Van's wife had a deal with neighbours over views, says architect
An architect said that he reached an agreement with Michelle Morrison's neighbours, who said views from her home would not be affected by redevelopment work on their house in Dalkey, Co Dublin.
Professor James Horan represented Ms Morrison in pre-planning application discussions with architects for the neighbours, Conor and Eileen Kavanagh, the High Court heard.
He was giving evidence on the second day of an action by Ms Morrison - the wife of singer Van Morrison - against the Kavanaghs, in which she alleges they breached an agreement that views from her home of Dalkey Island would be preserved in the redevelopment.
Mr Horan said it was agreed during those discussions that the view would be preserved by leaving the wall at the end of Ms Morrison's garden as it was and that there would be no planting behind the wall.
He said the purpose of the meeting with the Kavanaghs' architect was to ensure there would be no objection from the Morrisons when the planning application was submitted.
Mr Horan said no objection was lodged, but a letter of observation was submitted to the planning authority.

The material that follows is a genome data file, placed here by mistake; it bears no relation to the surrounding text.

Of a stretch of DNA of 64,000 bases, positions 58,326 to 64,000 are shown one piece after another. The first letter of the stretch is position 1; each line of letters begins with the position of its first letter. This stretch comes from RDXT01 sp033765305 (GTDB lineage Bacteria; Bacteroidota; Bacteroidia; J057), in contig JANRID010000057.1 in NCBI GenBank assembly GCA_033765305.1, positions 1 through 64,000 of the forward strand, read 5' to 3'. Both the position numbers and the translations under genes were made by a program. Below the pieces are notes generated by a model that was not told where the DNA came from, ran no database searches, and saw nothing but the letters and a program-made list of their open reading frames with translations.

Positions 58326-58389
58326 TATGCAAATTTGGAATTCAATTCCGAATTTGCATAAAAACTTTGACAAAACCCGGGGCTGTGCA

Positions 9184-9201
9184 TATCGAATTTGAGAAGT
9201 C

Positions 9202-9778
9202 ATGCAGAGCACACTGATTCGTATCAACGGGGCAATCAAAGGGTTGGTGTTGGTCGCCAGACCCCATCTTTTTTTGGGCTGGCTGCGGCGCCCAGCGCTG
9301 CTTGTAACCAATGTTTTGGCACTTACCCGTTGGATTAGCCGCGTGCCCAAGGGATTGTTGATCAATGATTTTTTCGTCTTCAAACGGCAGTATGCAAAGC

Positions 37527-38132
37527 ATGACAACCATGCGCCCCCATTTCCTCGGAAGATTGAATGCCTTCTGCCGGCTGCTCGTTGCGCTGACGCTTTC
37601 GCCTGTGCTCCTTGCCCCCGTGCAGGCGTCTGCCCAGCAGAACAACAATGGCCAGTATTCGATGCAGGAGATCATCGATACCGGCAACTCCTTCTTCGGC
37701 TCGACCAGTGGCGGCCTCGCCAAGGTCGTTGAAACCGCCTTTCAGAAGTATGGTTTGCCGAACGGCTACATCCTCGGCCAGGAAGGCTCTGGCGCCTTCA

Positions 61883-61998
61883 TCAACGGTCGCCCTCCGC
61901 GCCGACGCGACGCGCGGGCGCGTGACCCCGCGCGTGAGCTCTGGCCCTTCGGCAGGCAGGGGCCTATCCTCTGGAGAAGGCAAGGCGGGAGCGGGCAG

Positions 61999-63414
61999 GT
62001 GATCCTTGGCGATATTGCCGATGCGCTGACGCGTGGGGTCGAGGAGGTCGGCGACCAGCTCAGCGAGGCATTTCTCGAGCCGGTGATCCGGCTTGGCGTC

This was done, he said, to ensure that if the planning authority gave permission under certain conditions, then his client would have a right to be included in any subsequent Bord Pleanala appeal process.
In 2005 the Kavanaghs got new architects and Mr Horan had further discussions with them.
However, he said they did not discuss the issue of views because "as far as I was concerned, it was already agreed".
The Kavanaghs were granted planning permission, but it was appealed by some of their other neighbours.
The Kavanaghs then asked Ms Morrison for a letter of support in the appeal and Mr Horan said he discussed it with his client.
It was agreed the planning application had a lot of positive points and it would be desirable to give such a letter, which he said was "fairly unusual" in planning cases.
Asked by Mark Sanfey, senior counsel for Ms Morrison, how the letter of support reflected the relationship between the Kavanaghs and Morrisons, Mr Horan said it "reflected there was an extremely courteous, cordial, friendly and professional relationship".
Earlier, photographer Fionnan O'Connell said he was asked by the Morrisons to take photographs of the view from their garden and kitchen table.
Under cross-examination from Esmonde Keane, senior counsel for the Kavanaghs, he disagreed that the photos in court showed that in the vast majority there was no view of the sea.
Mr O'Connell believed there was a view of the sea when the light was right.
Earlier efforts yesterday to get the entire dispute sent to mediation were unsuccessful.
In her action, Ms Morrison claims the Kavanaghs are in breach of an agreement that the views from her home would not be blocked out at the rear of the Morrisons' Kilross House, Sorrento Road.
The Kavanaghs deny there is any panoramic view or that Ms Morrison is entitled in law to such a view.
The case, which is scheduled to last 10 days, continues.